Date of this Version
Cornhusker Economics (November 30, 2022)
Agricultural Economics, University of Nebraska-Lincoln
Ecosystem services from farmland conservation are public good benefits. The value of these benefits is primarily measured using methods that determine the willingness to pay (WTP) for those benefits. Prairie strips, a farmland conservation practice, provide ecosystem services such as improved water quality, soil health, and biodiversity (Schulte et al., 2017). The state of Iowa is a major corn producer and contributes significant amounts of nitrogen and phosphorous to the Gulf of Mexico (Alexander et al., 2008). The development of conventional agricultural systems has also resulted in a significant loss of biodiversity, including a dominant land cover of tallgrass prairie. Currently, Iowa's prairie communities cover less than 0.1 percent of the area that existed before the Euro-American settlement (Liebman et al., 2013). Prairie strips are strips of native perennial grasses and forbs within row crop fields and are shown to improve soil, water, and biodiversity (Schulte et al., 2017). The Science-based Trials of Rowcrops Integrated with Prairie Strips (STRIPS) team in Iowa has been operating as a pilot program for more than fifteen years, during which it has helped match funding to landowners to incorporate prairie strips and analyzed the impacts on environmental indicators.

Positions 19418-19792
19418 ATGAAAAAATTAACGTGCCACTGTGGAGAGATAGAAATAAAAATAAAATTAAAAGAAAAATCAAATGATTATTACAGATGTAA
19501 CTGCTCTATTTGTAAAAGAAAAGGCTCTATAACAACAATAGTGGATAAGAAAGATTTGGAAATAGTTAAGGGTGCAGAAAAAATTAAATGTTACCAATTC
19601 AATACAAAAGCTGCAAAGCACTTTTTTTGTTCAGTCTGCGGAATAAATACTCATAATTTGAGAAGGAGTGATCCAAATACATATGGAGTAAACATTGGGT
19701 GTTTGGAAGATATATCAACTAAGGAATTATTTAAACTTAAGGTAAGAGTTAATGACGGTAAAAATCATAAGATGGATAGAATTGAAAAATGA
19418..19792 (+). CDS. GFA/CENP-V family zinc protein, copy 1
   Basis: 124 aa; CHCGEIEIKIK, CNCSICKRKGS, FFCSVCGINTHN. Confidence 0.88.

Our analysis suggests that some investment in prairie strips via the United States Department of Agriculture Conservation Reserve Program or other conservation programs in Iowa is justified based upon the value of resulting public and private benefits.
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